Homeland security spurs more info sharing
After a long tradition of keeping its information and systems in the shadows, the federal intelligence community is ready to work with civilian agencies to improve the flow of homeland security-related information.
The Office of the Chief Information Officer for the U.S. intelligence community (www.cia.gov/ic) has taken an information architecture created for the intelligence community and adapted it to support communications with other agencies gathering homeland security intelligence, officials said at the Government Symposium on Information Sharing and Homeland Security, held in Philadelphia.
This architecture, developed across several years to support data sharing and collaboration among the many agencies working with top-secret or secret information, defines the system interfaces and policies needed for agencies to exchange information.
"The sharing demands have completely changed," said Dolly Greenwood, director of architecture and implementation in the CIO's office. With the architecture plans, "we can start to build things so they can be totally accessible."
Since Sept. 11, the intelligence community has become much more open to sharing information with nontraditional government users, particularly the federal, state and local law enforcement communities, said Winston Wiley, the CIA's associate director for homeland security.
In addition to work with classified intelligence, the intelligence community is doing what it can to produce sensitive but unclassified information that can be passed on to the larger homeland security community, he said.
The intelligence and law enforcement communities were already informally linked through a law enforcement working group, officials said. The 3-year-old organization, now in the final stages of becoming formally chartered, was established to enable the intelligence community to learn what kind of intelligence information law enforcement officials could use.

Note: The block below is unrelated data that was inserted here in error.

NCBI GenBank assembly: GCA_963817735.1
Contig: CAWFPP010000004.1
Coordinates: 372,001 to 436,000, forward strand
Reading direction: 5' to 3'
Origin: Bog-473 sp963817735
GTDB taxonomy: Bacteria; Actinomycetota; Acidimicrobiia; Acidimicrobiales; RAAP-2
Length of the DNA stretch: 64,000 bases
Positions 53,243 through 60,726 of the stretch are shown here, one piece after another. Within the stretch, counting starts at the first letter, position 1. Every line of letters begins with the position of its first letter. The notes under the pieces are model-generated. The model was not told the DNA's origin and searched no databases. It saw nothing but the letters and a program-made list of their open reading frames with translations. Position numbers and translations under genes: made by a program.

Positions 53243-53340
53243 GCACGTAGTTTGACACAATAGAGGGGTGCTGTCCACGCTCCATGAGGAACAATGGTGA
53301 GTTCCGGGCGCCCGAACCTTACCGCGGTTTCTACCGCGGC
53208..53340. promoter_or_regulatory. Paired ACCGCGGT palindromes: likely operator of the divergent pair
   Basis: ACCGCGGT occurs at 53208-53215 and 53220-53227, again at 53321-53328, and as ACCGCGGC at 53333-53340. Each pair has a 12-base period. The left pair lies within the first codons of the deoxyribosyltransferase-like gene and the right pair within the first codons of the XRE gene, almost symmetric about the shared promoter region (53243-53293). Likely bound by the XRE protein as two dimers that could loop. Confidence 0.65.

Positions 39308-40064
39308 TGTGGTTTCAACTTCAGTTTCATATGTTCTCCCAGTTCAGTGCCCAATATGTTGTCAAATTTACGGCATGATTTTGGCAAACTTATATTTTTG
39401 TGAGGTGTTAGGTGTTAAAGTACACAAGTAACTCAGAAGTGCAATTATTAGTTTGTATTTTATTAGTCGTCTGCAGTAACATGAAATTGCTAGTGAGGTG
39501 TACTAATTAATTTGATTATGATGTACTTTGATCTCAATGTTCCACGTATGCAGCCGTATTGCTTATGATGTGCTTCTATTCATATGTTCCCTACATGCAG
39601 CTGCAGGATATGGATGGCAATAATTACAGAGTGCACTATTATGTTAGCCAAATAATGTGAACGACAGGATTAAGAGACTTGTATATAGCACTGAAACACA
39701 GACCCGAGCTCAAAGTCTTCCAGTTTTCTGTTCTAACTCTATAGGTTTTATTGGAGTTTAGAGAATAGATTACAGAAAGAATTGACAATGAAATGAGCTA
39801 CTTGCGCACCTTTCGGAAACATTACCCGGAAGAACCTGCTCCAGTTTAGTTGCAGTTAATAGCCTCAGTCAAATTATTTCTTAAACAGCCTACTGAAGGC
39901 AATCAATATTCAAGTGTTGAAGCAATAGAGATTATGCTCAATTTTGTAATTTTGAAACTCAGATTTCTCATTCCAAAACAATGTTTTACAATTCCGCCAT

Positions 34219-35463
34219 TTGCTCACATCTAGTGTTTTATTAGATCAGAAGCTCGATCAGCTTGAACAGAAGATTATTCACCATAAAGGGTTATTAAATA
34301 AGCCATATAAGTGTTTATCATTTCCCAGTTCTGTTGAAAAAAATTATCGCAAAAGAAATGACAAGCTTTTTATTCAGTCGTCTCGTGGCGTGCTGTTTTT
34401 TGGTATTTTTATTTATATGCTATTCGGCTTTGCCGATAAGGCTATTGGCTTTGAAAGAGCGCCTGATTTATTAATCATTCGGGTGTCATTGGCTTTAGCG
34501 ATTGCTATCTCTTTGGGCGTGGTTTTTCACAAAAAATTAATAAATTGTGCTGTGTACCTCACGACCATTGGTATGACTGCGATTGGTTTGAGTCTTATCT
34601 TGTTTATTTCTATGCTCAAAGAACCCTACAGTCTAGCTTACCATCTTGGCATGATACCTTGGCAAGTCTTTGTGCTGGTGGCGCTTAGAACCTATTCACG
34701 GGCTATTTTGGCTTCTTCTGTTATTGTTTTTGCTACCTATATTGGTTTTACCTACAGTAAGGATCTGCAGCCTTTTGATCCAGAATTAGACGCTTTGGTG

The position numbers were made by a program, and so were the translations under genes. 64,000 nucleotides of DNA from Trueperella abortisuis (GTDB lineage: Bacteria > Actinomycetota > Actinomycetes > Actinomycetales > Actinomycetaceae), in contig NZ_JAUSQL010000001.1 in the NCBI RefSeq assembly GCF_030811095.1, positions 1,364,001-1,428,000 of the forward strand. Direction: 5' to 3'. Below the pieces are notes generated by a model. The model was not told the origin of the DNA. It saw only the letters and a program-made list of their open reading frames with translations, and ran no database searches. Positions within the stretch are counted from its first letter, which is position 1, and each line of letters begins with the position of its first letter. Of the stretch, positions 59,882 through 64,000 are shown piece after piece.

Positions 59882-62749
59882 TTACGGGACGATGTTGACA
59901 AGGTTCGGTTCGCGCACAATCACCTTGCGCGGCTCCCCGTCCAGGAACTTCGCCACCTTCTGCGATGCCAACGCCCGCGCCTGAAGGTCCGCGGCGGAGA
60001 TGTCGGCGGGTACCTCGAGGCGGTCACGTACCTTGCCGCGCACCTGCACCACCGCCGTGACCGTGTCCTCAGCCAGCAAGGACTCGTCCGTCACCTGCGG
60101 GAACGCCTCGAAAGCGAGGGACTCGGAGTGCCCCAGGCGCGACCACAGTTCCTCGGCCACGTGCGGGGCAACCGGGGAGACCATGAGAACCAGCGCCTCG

But now all of the communities are opening up to one another, which means that law enforcement, first responders and diplomatic officers on the front line are beginning to understand what resources are available from the intelligence community, said Kathleen Kiernan, chairwoman of the working group.
At the same time, the intelligence community now can contact hundreds of thousands of new intelligence gatherers, said Ken Piernick, senior director of the Office of Homeland Security's Intelligence and Detection Directorate.
The final architecture calls for three domains that, while remaining separate, are connected by trusted, controlled interfaces that will allow authorized information to pass back and forth, said William Dawson, deputy CIO for the intelligence community.
Intelink supports much of this homeland security architecture, said John Brantley, director of the Intelink Management Office. Intelink effectively serves as the intelligence community's intranet and provides collaboration applications, Web portals and directories for analysts around the world.
The Intelink Management Office is already working with the Defense Information Systems Agency to provide a secret version, Intelink-S, based on the Defense Department's Secret Internet Protocol Router Network, Brantley said.
The new network will be based on the old Open Source Information System, a secure virtual private network. It will connect DOD's NonClassified Internet Protocol Router Network, the FBI's Law Enforcement Online network, and the State Department's OpenNet, which will allow wider access to State's many visa information databases, he said.
"You keep your network, but you create a protected interface between your network and mine," said Dave McKee, deputy director of State's Intelligence Resources and Planning Office.
The power of three
The intelligence community's homeland security information architecture outlines three domains of information, each with its own rules and authorization levels:
* The top secret/secret compartmentalized information domain is for information and users at the highest classification level, primarily traditional intelligence agencies and organizations.
* The collateral information domain is for information and users at the secret level, which extends the community to portions of the Defense Department, the law enforcement community and other agencies.
* The sensitive but unclassified domain brings in nontraditional intelligence agencies and users identified under homeland security, such as the first responder community.
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